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The rapid increase in the globalisation of business and the growing significance of emerging markets suggest that the success of managers in this new century will depend upon on the degree to which they develop an understanding regarding the dynamics of managing human resources. Human resource management is concerned with the people’s dimension in organisations. All major activities in the working life of a worker- from the time of his/ her entry into an organisation until he/ she leaves- comes under the purview of Human Resource Management (HRM). Human resource management has societal objectives, which implies that, it needs to be ethically and socially responsible to the needs and challenges of the society while minimising the negative impact of such demands upon the organisation. Human resource management has become a pervasive and influential approach to the management of employment in a wide range of market economies.

        The presence of formalised personnel functions in India can be traced back to the 1920’s and has been common in the Indian organisations for decades. India has a special and unique culture, which varies considerably from East Asian cultures. India is a democratic republic, comprising of six main religious groups, over three thousand castes and has 179 languages. India has one of the largest English speaking populations in the Asia- Pacific region. Though rich in culture and natural resources, India currently faces a number of problems like over population, unemployment and poverty, corruption, an increasing gap between the rich and the poor, excessive bureaucracy etc. These facts show the diverse nature of the Indian workforce. (Budhwar and Debrah, 2001, pg 75). Two important factors that can be considered significant to the management of people in the private and public sectors of India are Employee relations and the Impact of culture.

        “ Employee relations are a set of human resource practices that seek to secure commitment and compliance with organisational goals and standards through the involvement of employees in decision- making and by managerial action.” (Bratton and Gold, 2003, 357). Employee relations are a comprehensive term that includes all those aspects of HRM where employees are dealt with collectively. In addition to industrial relations it includes aspects such as participative management, employee remuneration, employee development, employee safety and health etc. In India, the scenario relating to employee relations is a mixed one. Sparks between enlightened managers and motivated work- force co- exist with large-scale violence leading to destruction and closures.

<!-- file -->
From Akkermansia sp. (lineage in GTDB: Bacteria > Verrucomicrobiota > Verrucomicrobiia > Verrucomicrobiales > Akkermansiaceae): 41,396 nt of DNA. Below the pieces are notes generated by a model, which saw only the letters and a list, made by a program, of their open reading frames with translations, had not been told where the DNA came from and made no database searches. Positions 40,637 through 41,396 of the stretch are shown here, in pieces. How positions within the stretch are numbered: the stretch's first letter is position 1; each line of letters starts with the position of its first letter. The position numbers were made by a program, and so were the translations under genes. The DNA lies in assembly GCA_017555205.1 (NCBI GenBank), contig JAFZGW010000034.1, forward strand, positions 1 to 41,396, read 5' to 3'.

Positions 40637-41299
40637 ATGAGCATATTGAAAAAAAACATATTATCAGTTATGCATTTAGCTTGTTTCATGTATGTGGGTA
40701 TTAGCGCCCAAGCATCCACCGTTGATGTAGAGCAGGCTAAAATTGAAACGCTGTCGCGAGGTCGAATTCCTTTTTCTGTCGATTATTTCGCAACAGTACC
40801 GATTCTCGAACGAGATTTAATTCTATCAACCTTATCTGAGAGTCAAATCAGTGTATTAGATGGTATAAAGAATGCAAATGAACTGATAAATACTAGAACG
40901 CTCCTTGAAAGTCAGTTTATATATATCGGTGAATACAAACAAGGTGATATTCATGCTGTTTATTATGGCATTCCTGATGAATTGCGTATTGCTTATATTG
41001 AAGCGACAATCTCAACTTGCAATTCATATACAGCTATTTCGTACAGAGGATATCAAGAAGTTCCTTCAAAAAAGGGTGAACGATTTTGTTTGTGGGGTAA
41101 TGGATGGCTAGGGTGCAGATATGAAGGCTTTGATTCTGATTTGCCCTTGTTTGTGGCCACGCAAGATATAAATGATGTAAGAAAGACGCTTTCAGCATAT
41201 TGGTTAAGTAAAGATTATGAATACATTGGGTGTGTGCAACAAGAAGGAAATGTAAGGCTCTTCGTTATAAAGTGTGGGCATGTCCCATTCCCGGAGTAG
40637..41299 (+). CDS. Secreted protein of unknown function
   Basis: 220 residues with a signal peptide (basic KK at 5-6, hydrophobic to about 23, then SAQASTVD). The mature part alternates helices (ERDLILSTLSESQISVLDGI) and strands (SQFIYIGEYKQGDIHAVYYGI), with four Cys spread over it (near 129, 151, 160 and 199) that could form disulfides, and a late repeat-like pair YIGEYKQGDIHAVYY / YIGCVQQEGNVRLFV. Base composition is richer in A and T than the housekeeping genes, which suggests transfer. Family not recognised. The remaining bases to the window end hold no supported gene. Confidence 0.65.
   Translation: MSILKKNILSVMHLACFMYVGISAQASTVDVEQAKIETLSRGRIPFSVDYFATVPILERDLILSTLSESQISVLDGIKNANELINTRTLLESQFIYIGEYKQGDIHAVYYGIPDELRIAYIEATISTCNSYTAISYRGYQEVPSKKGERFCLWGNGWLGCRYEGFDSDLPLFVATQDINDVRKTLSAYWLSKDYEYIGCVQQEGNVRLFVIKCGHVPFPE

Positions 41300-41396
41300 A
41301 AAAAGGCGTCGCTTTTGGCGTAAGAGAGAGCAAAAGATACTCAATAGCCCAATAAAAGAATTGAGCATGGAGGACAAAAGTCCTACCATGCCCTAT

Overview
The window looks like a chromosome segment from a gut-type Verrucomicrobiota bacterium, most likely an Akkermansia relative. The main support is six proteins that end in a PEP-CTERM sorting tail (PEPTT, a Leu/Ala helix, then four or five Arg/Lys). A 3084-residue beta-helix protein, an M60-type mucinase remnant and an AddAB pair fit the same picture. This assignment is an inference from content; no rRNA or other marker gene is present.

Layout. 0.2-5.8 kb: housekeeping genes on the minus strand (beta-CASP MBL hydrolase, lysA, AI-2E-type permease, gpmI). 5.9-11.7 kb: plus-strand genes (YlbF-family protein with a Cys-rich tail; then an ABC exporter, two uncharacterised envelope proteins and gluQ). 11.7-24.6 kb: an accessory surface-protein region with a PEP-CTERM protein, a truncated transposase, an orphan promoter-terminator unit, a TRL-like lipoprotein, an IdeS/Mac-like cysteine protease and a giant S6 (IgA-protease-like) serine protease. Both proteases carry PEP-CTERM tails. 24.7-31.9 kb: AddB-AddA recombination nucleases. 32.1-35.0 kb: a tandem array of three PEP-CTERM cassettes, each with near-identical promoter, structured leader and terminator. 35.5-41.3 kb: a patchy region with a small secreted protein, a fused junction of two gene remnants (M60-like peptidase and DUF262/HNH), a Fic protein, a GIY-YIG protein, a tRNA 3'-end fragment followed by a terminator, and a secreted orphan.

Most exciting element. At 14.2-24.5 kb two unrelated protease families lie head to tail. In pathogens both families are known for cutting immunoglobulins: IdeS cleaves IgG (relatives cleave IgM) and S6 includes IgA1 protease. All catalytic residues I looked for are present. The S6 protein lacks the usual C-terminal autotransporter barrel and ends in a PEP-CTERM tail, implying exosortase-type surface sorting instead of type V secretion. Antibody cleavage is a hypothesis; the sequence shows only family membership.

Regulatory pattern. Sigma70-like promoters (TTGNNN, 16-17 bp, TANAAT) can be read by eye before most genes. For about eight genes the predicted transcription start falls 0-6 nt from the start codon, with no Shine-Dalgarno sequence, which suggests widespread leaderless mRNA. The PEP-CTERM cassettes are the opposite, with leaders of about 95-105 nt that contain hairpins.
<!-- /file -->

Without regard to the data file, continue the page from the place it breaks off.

Off late the need to adapt to cultural differences has become a major concern to managements and organisations. The increasing globalisation of business is one of the major impulses behind this concern. The cultural differences have significant effects on how people work and consequently on how they can be most effectively managed. Homogenisation of some aspects of life does not result in the disappearance of this significance. Cultural differences extent their influence on what and how employees perceive certain changes and ideas. (Guirdham, 1999, pg1). Culture plays a noteworthy role, in managing people and their activities in an organisation, in a country like India that has a distinctive and diverse culture. It is essential that managers aim to understand the cultural variations and its implications on the employees and their behaviour patterns. This helps to trim down disparities and creates a common wave of thought, which facilitates the achievement of organisational objectives with ease.

        Thus with regards to India, employee relations and management of culture can be considered as two of the significant factors influencing human resource management in the private and public sector.


The term employee relation is used to indicate those areas of the employment relationship in which managers deal with the representatives of employees rather than managing employees directly as individuals (Edwards, 1995). Some authors feel the terms employee relations and industrial relations are synonymous. However this may not be so to some extend. Employee relations are a broader and more comprehensive term. Industrial relations are essentially concerned with the relationship between management and the worker and the role of regulatory mechanism in resolving and individual dispute. Employee relations takes account of several other aspects such as employee development, employee safety etc.

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        Industrial relations are the key for increased productivity in industrial establishments. One of the major problems faced by India is unemployment and illiteracy. Unemployment compels workers, particularly the illiterate and unskilled, to accept jobs under inhumane working conditions with niggardly wages. Industrial relations seek to protect workers interests and to improve their economic conditions. Industrial relations protect the rights of managers too. When the behaviour of workers deviates from the expected lines, it is the management’s prerogative to take action.

        Different people perceive the scenario of industrial relations differently.  The three popular approaches to industrial relations are:


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